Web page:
Kel Hancock- Blockhouse Investigations- Nova Scotia
with files from the late, Paul Wroclawski
Much has been written about the alleged Masonic symbolism in the Oak Island Mystery. Theorists are prone to see these signs in everything from a letter G carved on a stone, a supposed skull shaped boulder, to stone triangles and crosses, the 90 Foot Stone, and even in a fragment of a simple colonial carpenter's square. By assuming that all of these items are connected and have a Masonic significance, writers have produced volumes of speculation that the Oak Island treasure was deposited in time immemorial by Freemasons, the Rosicrucians or even the Knights Templar. All this, of course, is still just conjecture.
But were actual Freemasons ever really associated with Oak Island? The answer is, yes.
Many treasure-hunters who have dug on Oak Island have been Freemasons. In a list with almost too many members to count we can name, McCully, Archibald, and Pitblado in the 19th century, to Blair, Roosevelt, Hedden and the Chappells in the 20th. Aside from actual searchers many Freemasons have been investors or enthusiasts- the most famous being the likes of John Wayne and Errol Flynn.
But aside from treasure-hunters, were there Masons connected to Oak Island in other ways? The answer, once again, is yes. Some of the island's earliest landowners and residents were Freemasons. Let's have a look at a couple.
Dr. Jonathan Prescott
Jonathan Prescott was a Captain of Engineers in the British Army and was also Under-Surgeon to the Surgeon-General during the Siege of Louisbourg in 1748 He was made a Mason in Boston on January 14, 1746 and settled in Halifax in 1751. Prescott owned Oak Island Lot Nos. 8 and 22 from 1765 to 1784. As a highly successful businessman, he distilled rum in Halifax when rum was an accepted currency in the colonies. He also operated a fleet of fishing boats and was able to set the government's price for fish. He filled many government contracts for supplies, then branched out into lumber and lime and operated a lumber mill near the Chester during the French and Indian Wars. He eventually quarried lime and set up a kiln in the area as well. An original grantee of the Shoreham Grant (Chester), he became a major landowner on both the mainland and the islands directly opposite Chester. Prescott was appointed a Justice of the Peace for Chester in 1778 after his friend, Timothy Houghton, forfeited the office by getting himself convicted of sedition during the American Revolution. Although he was a Captain of the Chester Militia, it seems Prescott fully supported the American cause. In fact, the good doctor enjoyed tea in Chester with rebel privateer Captain Noah Stoddard, the day before Stoddard proceeded to sack the nearby town of Liverpool on July 1st, 1782. Prescott's son, Jonathan, joined Washington's Continental Army as a surgeon and was a founding member of The Order of Cincinnati.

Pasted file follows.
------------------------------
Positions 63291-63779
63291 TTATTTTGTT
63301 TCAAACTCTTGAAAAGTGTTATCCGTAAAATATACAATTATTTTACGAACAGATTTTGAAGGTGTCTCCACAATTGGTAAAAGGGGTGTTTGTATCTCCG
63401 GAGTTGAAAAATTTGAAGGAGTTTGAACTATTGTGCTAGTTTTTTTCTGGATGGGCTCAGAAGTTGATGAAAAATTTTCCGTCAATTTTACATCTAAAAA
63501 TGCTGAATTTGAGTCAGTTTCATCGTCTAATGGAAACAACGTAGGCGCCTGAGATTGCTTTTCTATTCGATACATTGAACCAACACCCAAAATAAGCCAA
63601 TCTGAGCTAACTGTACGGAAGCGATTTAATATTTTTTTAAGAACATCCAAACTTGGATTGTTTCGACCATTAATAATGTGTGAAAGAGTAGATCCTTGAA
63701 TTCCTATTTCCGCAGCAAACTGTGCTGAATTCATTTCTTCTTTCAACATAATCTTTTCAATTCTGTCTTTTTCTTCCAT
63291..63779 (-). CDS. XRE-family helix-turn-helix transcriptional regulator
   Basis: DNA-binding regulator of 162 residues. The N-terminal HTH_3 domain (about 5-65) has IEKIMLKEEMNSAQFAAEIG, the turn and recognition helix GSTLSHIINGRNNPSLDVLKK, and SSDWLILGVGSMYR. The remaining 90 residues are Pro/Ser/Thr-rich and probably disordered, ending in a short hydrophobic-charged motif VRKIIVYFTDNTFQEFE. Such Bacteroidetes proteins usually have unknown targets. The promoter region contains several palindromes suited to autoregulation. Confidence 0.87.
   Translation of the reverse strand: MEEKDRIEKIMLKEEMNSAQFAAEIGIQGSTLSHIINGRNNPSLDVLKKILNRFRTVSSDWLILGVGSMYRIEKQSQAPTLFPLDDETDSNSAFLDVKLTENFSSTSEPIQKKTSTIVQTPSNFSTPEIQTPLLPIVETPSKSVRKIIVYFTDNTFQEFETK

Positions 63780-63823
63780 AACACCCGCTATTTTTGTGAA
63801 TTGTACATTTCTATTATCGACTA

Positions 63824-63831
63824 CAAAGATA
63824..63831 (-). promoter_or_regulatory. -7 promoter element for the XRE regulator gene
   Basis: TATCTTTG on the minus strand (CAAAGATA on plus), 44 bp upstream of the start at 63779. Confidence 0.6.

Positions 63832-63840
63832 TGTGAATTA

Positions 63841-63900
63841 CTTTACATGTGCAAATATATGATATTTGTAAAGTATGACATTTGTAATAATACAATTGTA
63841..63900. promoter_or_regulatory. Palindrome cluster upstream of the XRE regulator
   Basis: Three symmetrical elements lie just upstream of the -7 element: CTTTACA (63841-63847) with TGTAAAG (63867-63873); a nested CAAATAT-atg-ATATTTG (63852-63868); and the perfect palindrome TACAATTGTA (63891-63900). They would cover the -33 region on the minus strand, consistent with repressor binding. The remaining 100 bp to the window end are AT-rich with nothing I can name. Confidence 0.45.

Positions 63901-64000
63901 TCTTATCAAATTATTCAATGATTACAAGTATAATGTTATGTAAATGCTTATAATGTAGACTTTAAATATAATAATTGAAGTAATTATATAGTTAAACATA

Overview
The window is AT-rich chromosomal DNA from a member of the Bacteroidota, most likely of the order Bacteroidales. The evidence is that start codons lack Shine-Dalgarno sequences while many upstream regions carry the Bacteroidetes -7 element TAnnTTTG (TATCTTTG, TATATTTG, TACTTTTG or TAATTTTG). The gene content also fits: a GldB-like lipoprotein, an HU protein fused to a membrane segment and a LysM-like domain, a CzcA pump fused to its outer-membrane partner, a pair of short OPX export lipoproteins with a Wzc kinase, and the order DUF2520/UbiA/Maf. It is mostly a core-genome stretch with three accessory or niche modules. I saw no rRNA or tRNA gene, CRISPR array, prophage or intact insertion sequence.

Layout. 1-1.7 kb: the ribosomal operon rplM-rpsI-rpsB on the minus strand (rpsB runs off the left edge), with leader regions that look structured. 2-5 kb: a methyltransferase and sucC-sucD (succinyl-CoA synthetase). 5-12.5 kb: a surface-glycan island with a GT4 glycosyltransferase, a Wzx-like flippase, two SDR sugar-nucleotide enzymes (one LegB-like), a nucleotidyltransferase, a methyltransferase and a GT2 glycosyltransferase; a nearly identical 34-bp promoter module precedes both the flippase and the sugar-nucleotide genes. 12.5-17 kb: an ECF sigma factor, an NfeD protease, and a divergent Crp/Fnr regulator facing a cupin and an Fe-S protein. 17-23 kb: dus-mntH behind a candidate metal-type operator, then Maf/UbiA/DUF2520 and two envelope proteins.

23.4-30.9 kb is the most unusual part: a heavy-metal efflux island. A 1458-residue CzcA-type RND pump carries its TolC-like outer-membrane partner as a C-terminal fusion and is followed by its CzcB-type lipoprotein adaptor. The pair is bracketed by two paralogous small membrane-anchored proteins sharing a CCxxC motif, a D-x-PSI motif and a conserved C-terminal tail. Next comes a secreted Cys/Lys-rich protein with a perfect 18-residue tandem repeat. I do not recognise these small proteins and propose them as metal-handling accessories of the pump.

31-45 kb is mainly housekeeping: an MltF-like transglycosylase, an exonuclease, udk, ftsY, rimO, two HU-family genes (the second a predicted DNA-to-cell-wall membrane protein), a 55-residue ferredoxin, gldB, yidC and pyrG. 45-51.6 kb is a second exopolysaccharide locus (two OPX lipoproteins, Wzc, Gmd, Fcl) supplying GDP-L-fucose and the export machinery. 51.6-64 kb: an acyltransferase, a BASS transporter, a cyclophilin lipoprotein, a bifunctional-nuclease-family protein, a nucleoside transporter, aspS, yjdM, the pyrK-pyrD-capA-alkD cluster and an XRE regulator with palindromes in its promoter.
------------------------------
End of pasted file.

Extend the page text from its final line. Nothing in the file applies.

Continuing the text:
Alexander Pattillo was born in Scotland and arrived in Chester in 1785. He was a major grantee in the Shoreham Grant.
Pattillo quickly established himself as a stone-mason in the area and made bricks, in addition to operating a lime kiln and quarry. As well as being an operative mason he was also a speculative Freemason and is listed as Secretary of the Lodge in Chester in 1786. He was an Assistant Poll Tax Collector from 1792-1794. In February 1785 Pattillo bought Oak Island Lot No. 1 which he sold to Daniel McGinnis (Donald MacInnes) in September of 1794. He later purchased Lot No. 27 in 1786; also sold to McGinnis.
As the team here at Blockhouse Investigations continues to sift through files and conduct new research we are sure to find new connections that we will share with you in upcoming articles. You might want to check in with us when we publish an upcoming piece that examines the Masonic symbolism itself; and the origins of the elements within the Legend of Oak Island which lead many theorists to believe that the islands history and treasure is somehow related to Freemasonry.
For our readers here in Atlantic Canada, hunkering down under another Nor' Easter, we wish you a safe and warm night.
And, as always, to everyone Goodnight from The Blockhouse!
This article is dedicated to the memory of my friend and renowned Oak Island researcher,
Chief Petty Officer 2nd Class Paul Joseph Edward Wroclawski, 1966-2014
From The Blockhouse
is published by Blockhouse Investigations and oakislandcompendium.ca
in Nova Scotia, Canada
Editors and Chief Correspondents
Kelly W. Hancock, CD
John Wonnacott, P. Eng.
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